Issue 57 - 18th June 2007

Monday 18 June 2007

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News

The Borders and Immigration Agency launched its new international strategy on Managing Global Migration, which sets out the UK's global plans in the fight to halt illegal immigration. Minister Liam Byrne and Lord Triesman, the Prime Minister's Special Envoy for Returns, met with their new French counterparts to begin discussions on new measures to strengthen both countries' borders, signing a treaty which will pave the way for successful juxtaposed controls to continue when Eurostar relocates its London operations to St Pancras and Ebbsfleet. More info

The Border and Immigration Agency (BIA) published its first Agency business plan setting out details of a programme for the year ahead, including the doubling of frontline enforcement capacity by April 2009. More info

The Child Exploitation and Online Protection centre published a report on the scale and nature of child trafficking in the UK. More info

In a Parliamentary question The Minister of State for the Home Office (Baroness Scotland of Asthal) stated, regarding medical evidence of torture, that there was a policy instruction, (more info) Binary which all case owners must follow, which clearly states that in considering a medical report they must avoid making clinical judgments. In addition, if they have concerns about medical aspects of a report prepared by the Medical Foundation, they should discuss those concerns with a senior caseworker, who must refer the matter to the foundation, in writing to the legal officer, before reaching a final decision on the asylum claim. More info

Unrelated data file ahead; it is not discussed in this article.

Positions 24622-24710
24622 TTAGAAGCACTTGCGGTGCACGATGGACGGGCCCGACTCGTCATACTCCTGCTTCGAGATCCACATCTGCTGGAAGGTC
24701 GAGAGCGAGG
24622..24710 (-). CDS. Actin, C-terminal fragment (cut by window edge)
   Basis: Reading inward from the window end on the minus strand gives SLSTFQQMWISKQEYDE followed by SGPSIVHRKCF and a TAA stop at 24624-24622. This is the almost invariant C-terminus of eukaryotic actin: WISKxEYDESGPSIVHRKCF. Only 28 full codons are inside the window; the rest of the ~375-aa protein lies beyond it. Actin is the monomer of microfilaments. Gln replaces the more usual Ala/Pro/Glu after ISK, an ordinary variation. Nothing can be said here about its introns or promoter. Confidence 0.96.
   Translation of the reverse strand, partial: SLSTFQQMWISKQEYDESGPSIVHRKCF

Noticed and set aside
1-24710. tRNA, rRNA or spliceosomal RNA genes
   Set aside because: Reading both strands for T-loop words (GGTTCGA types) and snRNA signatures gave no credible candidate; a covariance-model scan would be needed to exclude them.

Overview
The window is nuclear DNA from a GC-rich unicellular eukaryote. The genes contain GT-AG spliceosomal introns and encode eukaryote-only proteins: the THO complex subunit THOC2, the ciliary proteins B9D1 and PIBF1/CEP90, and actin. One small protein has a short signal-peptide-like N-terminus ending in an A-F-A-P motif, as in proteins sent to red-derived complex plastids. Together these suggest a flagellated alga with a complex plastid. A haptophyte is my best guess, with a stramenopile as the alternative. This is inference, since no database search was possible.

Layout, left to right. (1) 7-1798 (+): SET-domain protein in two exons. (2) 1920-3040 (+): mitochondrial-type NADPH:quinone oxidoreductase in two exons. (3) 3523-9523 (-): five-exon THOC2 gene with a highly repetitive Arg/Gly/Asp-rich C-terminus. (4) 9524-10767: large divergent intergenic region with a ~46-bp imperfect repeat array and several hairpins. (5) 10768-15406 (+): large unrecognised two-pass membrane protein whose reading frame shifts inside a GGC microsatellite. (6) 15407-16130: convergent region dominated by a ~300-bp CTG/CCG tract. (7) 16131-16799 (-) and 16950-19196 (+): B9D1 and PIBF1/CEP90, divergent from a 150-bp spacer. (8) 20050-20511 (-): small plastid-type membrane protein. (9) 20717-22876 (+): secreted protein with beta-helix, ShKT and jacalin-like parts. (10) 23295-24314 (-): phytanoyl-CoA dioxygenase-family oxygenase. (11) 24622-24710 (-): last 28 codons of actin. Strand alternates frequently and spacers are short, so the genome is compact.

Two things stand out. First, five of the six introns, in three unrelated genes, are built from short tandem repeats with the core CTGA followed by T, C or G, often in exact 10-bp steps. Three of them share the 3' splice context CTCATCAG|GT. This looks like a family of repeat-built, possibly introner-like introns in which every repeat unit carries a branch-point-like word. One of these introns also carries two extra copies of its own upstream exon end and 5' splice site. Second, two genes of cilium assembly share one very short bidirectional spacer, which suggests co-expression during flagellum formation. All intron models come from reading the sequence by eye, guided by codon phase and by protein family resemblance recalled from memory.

A Freedom of Information Act disclosure recorded that there had been 50 returns to Afghanistan made in May 2007, via two charter flights. More info

Cases

In CN (Burundi) v Secretary of State for the Home Department [2007] EWCA Civ 587 (19 June 2007) the Court of Appeal found that in a "suicide risk" case in which Article 3 of the European Convention on Human Rights was invoked, a misunderstanding the evidence about the availability of anti-psychotic medication was a legal error and undermined a determination on the question of effective mechanisms to reduce the risk of suicide. Read the transcript

In Secretary of State for the Home Department v R(S) [2007] EWCA Civ 546 (19 June 2007) the Court of Appeal reversed, in favour of the asylum seeker, important elements of the decision of Collins J in the Administrative Court below. They found that the "Public Service Agreement" (PSA) between the Home Office and the Treasury that had set a target requiring that 60% of applications lodged on or after 1 January 2001 should be decided within 60 days, in the circumstances in which it had been applied to this case, represented a deliberate and unlawful decision in 2001 to postpone backlog cases, and was hence a situation, as in Rashid (read the transcript), that constituted "conspicuous unfairness amounting to abuse of power". Absent evidence to the contrary, the court was entitled to conclude on the balance of probabilities that a Claimant, had their claim been processed efficiently, would have obtained leave to remain within a particular timescale; and that a failure to do so was caused by illegality in decision making.More info

Events

On 27 June 2007 JCWI are running a course on Civil Claims against the Home Office; and on 29 June 2007 on EEA law and the Citizens Directive.

Free Garden Court Seminar

The interplay between family and immigration law - Click here to BOOK NOW
Tuesday 3rd July 2007
Garden Court Chambers
Speakers: Kathryn Cronin and Nadine Finch

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